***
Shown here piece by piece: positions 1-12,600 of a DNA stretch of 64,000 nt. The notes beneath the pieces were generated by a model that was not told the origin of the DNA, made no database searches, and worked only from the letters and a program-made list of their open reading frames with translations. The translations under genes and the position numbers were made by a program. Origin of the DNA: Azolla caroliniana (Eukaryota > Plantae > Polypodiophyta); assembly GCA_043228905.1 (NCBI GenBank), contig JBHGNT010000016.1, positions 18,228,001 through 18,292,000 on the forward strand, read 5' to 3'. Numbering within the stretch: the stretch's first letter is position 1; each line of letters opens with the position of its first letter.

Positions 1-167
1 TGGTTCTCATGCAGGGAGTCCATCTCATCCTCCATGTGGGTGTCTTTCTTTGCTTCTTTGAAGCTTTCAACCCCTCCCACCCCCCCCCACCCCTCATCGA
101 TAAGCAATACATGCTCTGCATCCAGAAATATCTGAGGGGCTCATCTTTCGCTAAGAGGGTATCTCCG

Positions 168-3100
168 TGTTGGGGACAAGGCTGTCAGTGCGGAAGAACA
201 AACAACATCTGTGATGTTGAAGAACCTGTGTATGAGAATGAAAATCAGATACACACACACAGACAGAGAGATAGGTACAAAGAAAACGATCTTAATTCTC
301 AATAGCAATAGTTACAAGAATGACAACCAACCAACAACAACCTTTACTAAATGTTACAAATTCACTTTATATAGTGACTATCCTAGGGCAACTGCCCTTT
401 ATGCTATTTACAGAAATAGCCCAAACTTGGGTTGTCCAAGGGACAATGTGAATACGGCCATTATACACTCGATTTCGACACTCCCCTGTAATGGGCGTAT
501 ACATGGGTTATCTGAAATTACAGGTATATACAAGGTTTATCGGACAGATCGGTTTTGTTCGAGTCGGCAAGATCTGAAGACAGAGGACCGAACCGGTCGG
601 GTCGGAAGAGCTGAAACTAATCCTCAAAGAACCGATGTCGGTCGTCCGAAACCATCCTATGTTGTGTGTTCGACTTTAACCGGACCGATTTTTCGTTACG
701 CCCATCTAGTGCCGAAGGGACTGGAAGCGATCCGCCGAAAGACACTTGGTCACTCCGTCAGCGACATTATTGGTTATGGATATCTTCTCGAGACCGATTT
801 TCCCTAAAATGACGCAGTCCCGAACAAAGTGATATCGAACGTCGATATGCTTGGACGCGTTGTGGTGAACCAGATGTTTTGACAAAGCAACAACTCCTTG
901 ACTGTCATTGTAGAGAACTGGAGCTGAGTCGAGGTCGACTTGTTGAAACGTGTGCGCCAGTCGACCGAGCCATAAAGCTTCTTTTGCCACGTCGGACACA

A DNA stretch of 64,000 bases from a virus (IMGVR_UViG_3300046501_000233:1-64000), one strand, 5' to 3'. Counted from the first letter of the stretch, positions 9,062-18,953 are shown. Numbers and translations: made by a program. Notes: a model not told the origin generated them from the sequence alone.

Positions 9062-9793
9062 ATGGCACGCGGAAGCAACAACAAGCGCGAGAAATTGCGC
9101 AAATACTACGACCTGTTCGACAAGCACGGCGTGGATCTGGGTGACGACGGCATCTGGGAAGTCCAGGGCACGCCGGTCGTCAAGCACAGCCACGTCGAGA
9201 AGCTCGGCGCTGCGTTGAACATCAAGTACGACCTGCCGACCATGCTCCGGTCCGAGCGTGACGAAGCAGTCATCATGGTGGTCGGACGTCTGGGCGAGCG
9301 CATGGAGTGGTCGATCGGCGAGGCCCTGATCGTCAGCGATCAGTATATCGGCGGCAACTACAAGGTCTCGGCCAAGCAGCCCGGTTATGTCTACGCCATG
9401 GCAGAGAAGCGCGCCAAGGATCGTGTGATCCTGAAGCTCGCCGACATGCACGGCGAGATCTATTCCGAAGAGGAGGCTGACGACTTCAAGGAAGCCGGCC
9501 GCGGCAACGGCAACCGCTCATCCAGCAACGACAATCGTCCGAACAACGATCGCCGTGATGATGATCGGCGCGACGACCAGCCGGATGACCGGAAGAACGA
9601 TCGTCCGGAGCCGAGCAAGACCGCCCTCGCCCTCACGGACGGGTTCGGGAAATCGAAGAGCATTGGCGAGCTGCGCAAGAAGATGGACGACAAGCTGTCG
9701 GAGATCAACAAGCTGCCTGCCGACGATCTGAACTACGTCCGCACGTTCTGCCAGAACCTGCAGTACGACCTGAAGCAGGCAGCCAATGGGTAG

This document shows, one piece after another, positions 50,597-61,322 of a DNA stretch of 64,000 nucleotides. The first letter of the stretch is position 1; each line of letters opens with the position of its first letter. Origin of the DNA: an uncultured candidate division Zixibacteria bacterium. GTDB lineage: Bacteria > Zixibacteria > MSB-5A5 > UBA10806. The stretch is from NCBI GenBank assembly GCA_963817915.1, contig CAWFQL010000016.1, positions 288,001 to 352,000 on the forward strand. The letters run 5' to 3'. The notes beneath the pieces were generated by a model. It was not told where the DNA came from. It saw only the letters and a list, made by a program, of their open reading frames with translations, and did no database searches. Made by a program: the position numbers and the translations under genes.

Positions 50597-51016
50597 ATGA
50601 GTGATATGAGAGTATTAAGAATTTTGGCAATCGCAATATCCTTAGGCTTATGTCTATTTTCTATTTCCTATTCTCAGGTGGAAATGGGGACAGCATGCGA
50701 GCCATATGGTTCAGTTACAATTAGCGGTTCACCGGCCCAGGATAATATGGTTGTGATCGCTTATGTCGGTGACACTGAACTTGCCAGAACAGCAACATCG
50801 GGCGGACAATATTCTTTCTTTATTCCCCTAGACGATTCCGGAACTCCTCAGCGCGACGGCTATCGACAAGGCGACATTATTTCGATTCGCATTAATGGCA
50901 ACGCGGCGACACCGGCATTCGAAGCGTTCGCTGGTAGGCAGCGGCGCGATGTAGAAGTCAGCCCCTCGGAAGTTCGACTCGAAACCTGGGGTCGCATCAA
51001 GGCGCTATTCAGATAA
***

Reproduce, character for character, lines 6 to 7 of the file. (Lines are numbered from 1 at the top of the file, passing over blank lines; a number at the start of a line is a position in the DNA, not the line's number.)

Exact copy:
168 TGTTGGGGACAAGGCTGTCAGTGCGGAAGAACA
201 AACAACATCTGTGATGTTGAAGAACCTGTGTATGAGAATGAAAATCAGATACACACACACAGACAGAGAGATAGGTACAAAGAAAACGATCTTAATTCTC